Once you complete your goal where will you be?  How will its completion affect your entire life and the lives of others?  This is similar to Return yet different. Return is more specific in terms of how much weight you lost or money you saved.  Effect is more broad and includes changing your whole life.  Something that would radically change your lifestyle would get high points, something that might have a smaller change gets lower points.


Do you have a clue how to do what you want to do or not?  Can you even see the target?  You need to lose 50 pounds yet have never exercised a day in your life and you think a Diet is part of the government.  You want to start your own business but you have 10,000 dollars in credit card debt and you think that LLC formation is something you guys did in football…well….these goals would score low points for you.  However, if you have spent the last 5 year’s abroad in Paris France and your goal this year is to take the French language examination, this is very reasonable.

Now we use a simple point system of 1-5. Higher points being good and lower points being bad.

Potential projects C A R V E R TOTAL
Save 10% monthly income 4 4 5 4 2 4 23
Lose 10 kilos 3 3 4 2 4 4 20
Save $10,000 3 2 5 1 4 2 17
Run a Marathon 2 3 3 2 3 4 17
Write my Novel 5 3 3 1 5 2 19

Now we are going to assume that this CARVER Matrix is being used by a very average individual. Not in bad shape but not an Ironman competitor. He/she has a very standard job and lives fairly comfortably but like many people saves very little. the average daily routine is wake up, off to work, maybe workout once a week, meet friends a few days a week, sometimes meet the Boy/girl friend and that’s really about it.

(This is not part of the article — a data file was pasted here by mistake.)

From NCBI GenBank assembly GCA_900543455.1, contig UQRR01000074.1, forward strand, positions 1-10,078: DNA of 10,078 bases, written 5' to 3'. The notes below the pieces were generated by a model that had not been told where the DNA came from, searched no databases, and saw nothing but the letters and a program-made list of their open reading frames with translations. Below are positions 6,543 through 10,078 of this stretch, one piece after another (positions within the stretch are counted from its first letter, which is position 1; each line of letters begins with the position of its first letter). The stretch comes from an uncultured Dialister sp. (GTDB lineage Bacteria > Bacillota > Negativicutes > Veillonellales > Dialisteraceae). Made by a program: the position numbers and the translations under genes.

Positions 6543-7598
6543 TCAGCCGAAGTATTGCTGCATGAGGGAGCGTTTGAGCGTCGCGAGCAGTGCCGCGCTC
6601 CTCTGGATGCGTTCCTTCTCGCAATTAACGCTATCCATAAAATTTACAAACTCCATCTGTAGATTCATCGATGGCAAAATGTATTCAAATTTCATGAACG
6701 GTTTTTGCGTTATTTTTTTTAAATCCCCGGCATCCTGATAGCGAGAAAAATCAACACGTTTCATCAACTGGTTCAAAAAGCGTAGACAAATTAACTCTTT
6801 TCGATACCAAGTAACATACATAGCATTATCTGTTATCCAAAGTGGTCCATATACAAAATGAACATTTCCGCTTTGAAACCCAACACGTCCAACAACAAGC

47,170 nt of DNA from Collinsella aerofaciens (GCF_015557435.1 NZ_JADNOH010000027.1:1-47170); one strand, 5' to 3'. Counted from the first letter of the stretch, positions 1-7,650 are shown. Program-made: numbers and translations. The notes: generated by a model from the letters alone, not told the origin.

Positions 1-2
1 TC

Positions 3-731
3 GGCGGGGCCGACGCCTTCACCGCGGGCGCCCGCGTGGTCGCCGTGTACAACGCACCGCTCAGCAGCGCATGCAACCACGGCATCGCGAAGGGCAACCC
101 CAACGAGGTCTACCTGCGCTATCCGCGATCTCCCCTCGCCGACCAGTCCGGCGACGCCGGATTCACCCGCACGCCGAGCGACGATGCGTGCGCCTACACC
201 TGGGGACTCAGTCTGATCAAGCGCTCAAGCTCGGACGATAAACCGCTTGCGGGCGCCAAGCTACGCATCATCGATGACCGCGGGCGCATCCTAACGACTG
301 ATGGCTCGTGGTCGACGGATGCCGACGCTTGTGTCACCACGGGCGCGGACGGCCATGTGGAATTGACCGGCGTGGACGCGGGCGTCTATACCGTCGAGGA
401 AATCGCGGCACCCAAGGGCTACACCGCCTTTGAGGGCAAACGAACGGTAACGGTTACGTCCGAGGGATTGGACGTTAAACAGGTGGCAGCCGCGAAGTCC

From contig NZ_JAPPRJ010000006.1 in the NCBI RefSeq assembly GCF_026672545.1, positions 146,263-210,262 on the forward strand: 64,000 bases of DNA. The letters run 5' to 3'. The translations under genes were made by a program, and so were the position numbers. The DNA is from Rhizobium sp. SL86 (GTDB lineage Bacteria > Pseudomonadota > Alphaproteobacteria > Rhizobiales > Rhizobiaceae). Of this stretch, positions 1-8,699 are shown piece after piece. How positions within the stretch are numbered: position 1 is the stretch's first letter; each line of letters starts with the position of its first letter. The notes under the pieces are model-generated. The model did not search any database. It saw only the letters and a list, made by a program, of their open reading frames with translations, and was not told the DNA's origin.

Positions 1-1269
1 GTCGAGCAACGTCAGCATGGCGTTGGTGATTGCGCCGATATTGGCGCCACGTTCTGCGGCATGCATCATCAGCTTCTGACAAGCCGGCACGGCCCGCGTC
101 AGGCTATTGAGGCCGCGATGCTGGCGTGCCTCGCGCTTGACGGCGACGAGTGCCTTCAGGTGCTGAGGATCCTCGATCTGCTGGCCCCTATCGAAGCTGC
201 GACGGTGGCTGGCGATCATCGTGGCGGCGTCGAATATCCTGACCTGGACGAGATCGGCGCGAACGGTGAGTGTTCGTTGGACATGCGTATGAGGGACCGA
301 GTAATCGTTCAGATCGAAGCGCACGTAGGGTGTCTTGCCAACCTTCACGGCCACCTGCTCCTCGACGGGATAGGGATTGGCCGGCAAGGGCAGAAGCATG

The values I have input into our Matrix are based on these assumptions above.

Above…you can see that for “Average Joe” the first most critical thing he can do for a New Year’s Resolution is to begin saving 10% of his monthly income.  It is immediate, not too terribly difficult to do and will have a big impact not only now but even more so in the long-term. It is fairly easy to find a way to do this and 10% is not such a high number that it is mentally daunting.

The next most impacting thing for Average Joe to under take would be losing 10kilos.  It takes a bit more planning the saving monthly and the way to do this might be a bit more murky for a weekend gym warrior but it CAN be done and losing that kind of weight can really change your life, in many ways.